The Admarc commercial has become a landmark in the annals of electronic image-making. People within that industry assume that Admarc people came up with the bustin’ rocks slogan, but Joe Milam will tell you that the inspiration for that was pure Claytie. The candidate himself might have been inspired by an Alabama political race about 15 years ago, where a law ’n’ order candidate successfully campaigned for the office of attorney general with the battle cry. “I want to fry ’em until their eyeballs pop out and green smoke comes out their ears.”

Clayton Williams figured that bustin’ rocks was more suitable for the general tastes of chic Texans, a perception that enabled him to blow the doors off the combined Kent Hance-Jack Rains-Tom Luce Republican establishment.

Instantly, the former student body king of Fort Stockton High became an international celebrity. “Mr. Clayton Williams’s television commercials were of a quality that would have met the standards of the most demanding automobile manufacturer,” wrote the Economist magazine, the British version of Fortune.

“And once he appeared on televised debates with the other candidates,” the Economist continued, “Mr. Williams demonstrated an ignorance of government that would have done Mr. Ronald Reagan proud.”

Primary election results proved that voters do not place much value on a candidate’s grasp of constitutional government. This seemed particularly true in Midland-Odessa country, where Texas crude is the hemoglobin for an entire society. One would have thought that Clayton Williams was the man who rescued little Jessica McClure from the bottom of that well shaft in Midland. He carried 76 percent of the vote in Ector County.

If Williams wins, his victory will mean several firsts for followers of Texas political trivia. First Aggie to be elected governor. First person who publicly stated that he was an eager patron of whorehouses to be elected governor. First person who is a second cousin of “Mad” Eddie Chiles to be elected governor.

“How can you not vote for Clayton in November, against a woman who couldn’t balance her own checkbook?” asks Midland oilman Ted Collins. “I don’t believe there is any way he is going to not win.” he says, adding the caveat that keeps Republican campaign organizers on edge, “as long as he keeps his big Aggie mouth shut.”

Clearly, following his tenure at Texas A&M, Williams was involved in extensive graduate studies at the Jerry Jones Academy of Tact and Elocution. But is there an old Aggie anywhere in Texas who would not vote for Clayton Williams in the general election?


There is a lot of unwritten history about Clayton Williams’ birthplace, Fort Stockton. Persons of the Comanche and Apache persuasion used to fight over it in the 1800s, committing unspeakable atrocities upon each other for the property rights. Much blood was shed over a bubbling spring that gushed from a benevolent outcropping of the Edwards Aquifer. As was always the case in disputes of those times, the Comanches prevailed, and the area became a significant location on their war trail into Mexico.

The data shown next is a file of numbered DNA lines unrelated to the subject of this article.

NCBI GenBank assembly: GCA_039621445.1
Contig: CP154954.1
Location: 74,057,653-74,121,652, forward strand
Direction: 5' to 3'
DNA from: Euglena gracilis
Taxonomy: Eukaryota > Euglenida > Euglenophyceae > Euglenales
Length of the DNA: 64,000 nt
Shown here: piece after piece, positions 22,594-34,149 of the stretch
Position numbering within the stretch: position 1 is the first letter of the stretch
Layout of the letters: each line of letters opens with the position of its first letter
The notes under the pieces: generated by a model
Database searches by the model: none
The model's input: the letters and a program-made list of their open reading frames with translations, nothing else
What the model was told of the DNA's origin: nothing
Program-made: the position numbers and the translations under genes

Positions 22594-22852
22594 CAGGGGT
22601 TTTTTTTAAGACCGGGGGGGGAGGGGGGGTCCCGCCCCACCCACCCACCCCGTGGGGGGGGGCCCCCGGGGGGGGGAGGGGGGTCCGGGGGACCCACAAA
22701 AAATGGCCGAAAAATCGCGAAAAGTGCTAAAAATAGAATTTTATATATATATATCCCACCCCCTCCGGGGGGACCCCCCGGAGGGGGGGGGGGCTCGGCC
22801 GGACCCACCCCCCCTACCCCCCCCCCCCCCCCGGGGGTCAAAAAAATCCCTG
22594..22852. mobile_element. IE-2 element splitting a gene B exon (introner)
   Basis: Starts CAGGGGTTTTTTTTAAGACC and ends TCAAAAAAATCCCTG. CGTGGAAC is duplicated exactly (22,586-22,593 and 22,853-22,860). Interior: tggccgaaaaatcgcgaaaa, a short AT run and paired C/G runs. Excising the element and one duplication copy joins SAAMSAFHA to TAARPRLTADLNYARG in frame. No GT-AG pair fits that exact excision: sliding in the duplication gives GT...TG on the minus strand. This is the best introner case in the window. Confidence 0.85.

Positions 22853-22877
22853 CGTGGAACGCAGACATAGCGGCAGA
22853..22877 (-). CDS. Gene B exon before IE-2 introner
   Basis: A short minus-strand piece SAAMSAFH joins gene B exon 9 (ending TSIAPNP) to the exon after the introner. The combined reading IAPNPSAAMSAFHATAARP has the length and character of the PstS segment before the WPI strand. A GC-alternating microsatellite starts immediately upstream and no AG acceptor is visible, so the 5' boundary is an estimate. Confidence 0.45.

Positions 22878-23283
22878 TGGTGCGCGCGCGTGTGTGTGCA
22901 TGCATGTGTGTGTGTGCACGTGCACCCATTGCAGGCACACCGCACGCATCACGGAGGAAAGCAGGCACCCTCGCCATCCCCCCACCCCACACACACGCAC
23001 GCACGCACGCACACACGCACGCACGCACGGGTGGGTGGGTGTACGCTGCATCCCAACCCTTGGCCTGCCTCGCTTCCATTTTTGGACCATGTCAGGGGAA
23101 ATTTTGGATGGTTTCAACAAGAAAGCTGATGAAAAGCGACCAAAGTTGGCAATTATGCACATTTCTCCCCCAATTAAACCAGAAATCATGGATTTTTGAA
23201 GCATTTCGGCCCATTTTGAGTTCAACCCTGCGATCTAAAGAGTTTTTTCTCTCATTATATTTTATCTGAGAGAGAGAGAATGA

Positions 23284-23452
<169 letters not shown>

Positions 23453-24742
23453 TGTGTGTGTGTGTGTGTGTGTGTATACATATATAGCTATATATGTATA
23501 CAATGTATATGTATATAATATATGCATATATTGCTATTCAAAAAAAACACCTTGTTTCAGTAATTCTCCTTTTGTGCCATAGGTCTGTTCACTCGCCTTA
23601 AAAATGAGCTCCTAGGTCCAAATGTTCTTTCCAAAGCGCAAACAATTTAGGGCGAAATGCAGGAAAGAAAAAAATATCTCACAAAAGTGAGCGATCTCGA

Ambitious white folk, when they first began sniffing around that magic spring, encountered an awful reception at the hands of the Comanche. According to the tribal penal code, trespassing was an ant-bed offense.

The post-Civil War United States Cavalry would ultimately provide some muscle on behalf of the buckskin-clad venture capitalists. Thus the name Fort Stockton. Officers’ quarters and what was apparently a mess hall from the original government encampment have been restored as a shrine to the Anglo land grab and are currently available for inspection.

With the Great White Father acting as an around-the-clock security guard, irrigation systems adequate for about 150 farms were established around the creeks and streams that emerged from the mouth of Comanche Springs. They grew alfalfa that was baled into cattle feed and shipped via railroad throughout the West. Even melon orchards became prosperous ventures.

But into this idyllic scene came a stock figure of the Western plot: the greedy land baron.

In 1952, a landowner north of Fort Stockton tapped into the aquifer and, with diesel-powered pumps, flooded his farm land with 70 million precious gallons of water each day — at least 50 million gallons a day more than the spring was producing. That land baron was Clayton Williams Sr.

A group that called itself Pecos County Water District No. 1 filed suits against Williams and a few other pump farmers, and after a two-year legal wrangle the dispute found its way to the Texas Supreme Court. Those jurists ruled that the water Williams Sr. was using on his pecan grove was “a well-defined surface stream” that happened to be running beneath the ground, and that ground water in any form belonged to the landowner.

So Claytie’s father kept on pumping through the longest West Texas drought since the darkest days of the Dust Bowl. By 1962, Comanche Springs and its fertile accompanying landscape were nothing more than happy memories. An eight-year drought of another variety, this one on the worldwide commodities market, presented West Texas with additional devastation. But as far as Fort Stockton was concerned, the music died when the well went dry.